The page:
The Latino Vote can make a difference. With a growing population of over 50 million according to 2010 U.S. Census Bureau, representing 1 in 7 voters in swing states, and made up 40% of new voters in the 2008 presidential election Latinos are a key factor in battle states such as Florida, New Mexico, Nevada, Virginia, and Colorado, and can make a difference in this election and in future.
Even though this is incredible data, the Latino community still has challenges and obstacles to overcome in order to gain and maintain its voting power and influence. In 2010 approximately 52% of the 21.8 million eligible Hispanic voters registered to vote, while only 31% actually voted. This challenge has sprung a number of get out the vote or GOTV campaigns during the past several elections. Organizations such as VoteLatino.org and HispanicVote.com have made great inroads in getting Latinos to vote. Currently actress Rosario Dawson, chairwoman of VoteLatino.org and has been successful in building bridges to educate the Latino community on the voting process and helping them to register to vote.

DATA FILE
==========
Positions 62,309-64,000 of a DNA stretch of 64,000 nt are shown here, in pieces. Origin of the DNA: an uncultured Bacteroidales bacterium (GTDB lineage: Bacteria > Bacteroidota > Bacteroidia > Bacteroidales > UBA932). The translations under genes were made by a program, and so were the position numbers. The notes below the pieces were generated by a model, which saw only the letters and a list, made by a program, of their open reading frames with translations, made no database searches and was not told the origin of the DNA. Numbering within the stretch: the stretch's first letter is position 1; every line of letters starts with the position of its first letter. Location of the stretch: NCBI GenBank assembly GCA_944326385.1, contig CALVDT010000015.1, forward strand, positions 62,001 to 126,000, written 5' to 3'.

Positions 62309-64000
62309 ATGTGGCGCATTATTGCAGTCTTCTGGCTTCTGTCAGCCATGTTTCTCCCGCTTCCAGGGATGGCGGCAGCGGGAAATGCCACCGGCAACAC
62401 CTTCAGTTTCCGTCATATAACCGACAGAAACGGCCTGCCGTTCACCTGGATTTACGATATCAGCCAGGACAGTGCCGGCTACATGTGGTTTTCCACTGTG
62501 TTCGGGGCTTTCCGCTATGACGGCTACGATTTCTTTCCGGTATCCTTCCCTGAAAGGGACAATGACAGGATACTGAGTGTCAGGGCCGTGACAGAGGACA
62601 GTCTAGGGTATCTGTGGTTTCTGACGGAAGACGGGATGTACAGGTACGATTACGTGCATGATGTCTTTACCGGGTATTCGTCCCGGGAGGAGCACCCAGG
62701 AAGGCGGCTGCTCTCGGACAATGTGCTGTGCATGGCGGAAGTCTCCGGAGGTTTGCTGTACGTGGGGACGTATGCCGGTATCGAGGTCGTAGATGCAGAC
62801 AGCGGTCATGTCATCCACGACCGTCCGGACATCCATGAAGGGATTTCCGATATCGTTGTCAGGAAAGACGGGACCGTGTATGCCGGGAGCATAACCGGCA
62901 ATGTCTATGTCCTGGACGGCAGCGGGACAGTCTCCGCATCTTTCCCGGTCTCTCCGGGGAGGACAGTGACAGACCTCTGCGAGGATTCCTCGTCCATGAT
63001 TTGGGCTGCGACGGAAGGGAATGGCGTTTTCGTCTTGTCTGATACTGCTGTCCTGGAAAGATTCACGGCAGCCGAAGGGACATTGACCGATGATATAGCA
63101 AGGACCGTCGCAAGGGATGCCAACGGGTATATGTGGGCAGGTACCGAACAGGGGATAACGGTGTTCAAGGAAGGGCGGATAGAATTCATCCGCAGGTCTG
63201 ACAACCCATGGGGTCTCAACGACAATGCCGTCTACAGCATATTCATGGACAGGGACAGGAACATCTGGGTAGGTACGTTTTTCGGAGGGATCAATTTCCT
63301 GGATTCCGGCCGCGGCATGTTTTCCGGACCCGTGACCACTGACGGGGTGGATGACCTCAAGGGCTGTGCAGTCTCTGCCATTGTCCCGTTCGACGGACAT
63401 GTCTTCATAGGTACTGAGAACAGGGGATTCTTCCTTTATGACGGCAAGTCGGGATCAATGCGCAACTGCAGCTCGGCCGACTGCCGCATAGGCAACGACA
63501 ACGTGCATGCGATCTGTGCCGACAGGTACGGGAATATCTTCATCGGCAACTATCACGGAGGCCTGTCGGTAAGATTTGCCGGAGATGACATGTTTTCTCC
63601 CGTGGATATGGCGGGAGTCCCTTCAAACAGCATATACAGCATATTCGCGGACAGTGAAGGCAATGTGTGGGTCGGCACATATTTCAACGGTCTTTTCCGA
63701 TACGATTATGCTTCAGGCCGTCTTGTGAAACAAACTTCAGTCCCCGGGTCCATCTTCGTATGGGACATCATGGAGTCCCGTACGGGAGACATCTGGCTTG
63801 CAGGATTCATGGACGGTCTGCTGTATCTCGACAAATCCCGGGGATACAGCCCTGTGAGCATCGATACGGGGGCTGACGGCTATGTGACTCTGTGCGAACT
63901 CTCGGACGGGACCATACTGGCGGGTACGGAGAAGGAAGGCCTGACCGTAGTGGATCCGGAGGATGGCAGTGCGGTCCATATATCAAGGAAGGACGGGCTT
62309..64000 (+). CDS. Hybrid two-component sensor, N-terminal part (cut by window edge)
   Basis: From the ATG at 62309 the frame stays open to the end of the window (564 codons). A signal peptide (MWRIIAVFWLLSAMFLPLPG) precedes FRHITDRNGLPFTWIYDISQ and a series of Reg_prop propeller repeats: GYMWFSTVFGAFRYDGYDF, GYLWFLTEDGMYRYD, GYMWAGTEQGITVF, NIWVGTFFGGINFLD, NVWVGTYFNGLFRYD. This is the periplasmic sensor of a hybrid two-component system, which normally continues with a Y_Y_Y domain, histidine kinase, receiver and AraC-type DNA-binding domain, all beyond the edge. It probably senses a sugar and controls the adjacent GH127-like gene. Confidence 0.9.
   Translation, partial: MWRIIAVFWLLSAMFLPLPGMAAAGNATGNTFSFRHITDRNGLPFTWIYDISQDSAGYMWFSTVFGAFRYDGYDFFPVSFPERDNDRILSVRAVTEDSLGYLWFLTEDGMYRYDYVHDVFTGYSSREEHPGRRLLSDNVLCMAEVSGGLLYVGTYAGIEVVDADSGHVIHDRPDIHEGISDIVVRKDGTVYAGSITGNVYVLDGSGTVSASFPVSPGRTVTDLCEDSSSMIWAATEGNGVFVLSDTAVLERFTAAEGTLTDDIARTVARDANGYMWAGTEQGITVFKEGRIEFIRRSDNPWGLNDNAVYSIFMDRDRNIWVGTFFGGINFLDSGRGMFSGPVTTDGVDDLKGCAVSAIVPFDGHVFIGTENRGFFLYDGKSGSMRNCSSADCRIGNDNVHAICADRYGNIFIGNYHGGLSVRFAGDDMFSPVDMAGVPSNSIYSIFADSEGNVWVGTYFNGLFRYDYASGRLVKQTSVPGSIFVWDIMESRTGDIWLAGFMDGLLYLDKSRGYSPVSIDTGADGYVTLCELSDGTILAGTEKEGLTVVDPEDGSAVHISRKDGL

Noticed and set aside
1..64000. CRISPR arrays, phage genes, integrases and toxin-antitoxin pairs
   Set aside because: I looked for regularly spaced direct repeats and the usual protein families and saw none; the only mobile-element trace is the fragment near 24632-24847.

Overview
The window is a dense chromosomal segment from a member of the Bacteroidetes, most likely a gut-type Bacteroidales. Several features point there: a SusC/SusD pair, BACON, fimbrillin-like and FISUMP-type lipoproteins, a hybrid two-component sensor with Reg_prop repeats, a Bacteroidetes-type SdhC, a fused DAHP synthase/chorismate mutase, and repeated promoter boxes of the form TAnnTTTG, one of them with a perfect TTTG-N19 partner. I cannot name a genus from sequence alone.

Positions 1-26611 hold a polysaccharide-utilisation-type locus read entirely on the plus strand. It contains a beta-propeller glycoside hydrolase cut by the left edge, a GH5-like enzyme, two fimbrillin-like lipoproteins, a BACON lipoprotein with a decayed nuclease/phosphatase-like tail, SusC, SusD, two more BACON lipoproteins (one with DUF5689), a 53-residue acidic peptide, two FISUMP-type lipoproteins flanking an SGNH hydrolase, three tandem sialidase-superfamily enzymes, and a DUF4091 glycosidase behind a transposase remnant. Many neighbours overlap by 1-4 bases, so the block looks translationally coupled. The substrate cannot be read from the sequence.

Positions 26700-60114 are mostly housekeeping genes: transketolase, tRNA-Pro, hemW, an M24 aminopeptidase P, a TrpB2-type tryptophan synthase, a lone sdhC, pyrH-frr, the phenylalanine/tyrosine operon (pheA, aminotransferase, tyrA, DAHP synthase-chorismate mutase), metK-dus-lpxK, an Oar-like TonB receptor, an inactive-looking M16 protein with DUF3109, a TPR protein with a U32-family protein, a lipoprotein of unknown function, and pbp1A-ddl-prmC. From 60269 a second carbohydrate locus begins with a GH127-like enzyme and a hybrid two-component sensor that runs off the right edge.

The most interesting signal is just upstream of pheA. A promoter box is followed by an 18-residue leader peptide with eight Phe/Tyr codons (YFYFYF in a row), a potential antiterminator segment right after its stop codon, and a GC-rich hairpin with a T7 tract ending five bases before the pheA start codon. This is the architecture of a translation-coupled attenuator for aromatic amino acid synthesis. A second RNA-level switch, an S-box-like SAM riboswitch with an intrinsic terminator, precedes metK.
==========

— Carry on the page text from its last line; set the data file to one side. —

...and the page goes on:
On the other side of the coin, the challenge of elected officials and those who seeking office to understand how to effectively court, win, and maintain the support of the diverse Latino community without pandering or taking the community for granted.
Latinos share a wide range of opinions and values due to the different backgrounds and demographic make up. According to Resurgent Republic’s web site hispanicvoters2012.com 51% of registered Hispanics voters are Democrats, 31% are Independents, and 18% Republicans, but ideologically 54% of Hispanics are conservative, while only 39% are liberal. 57% of Independent Hispanics believe that the federal government higher priority should be to reduce the budget deficit, while 68% of the same Independents feel that “Immigration reform should focus on finding a humane approach to dealing with the 12 million immigrants living in the United States so that they can be brought out of the shadows and live without fear of mistreatment”.
The fact that in the United States 50,000 Latinos will turn 18 every month for the next two decades will challenge both individuals seeking office and political parties trying to maintain control of Congress and the White House. This new changing electorate gives the Latino community the opportunity and the Latino Vote to make further contributions to the changing fabric of this country.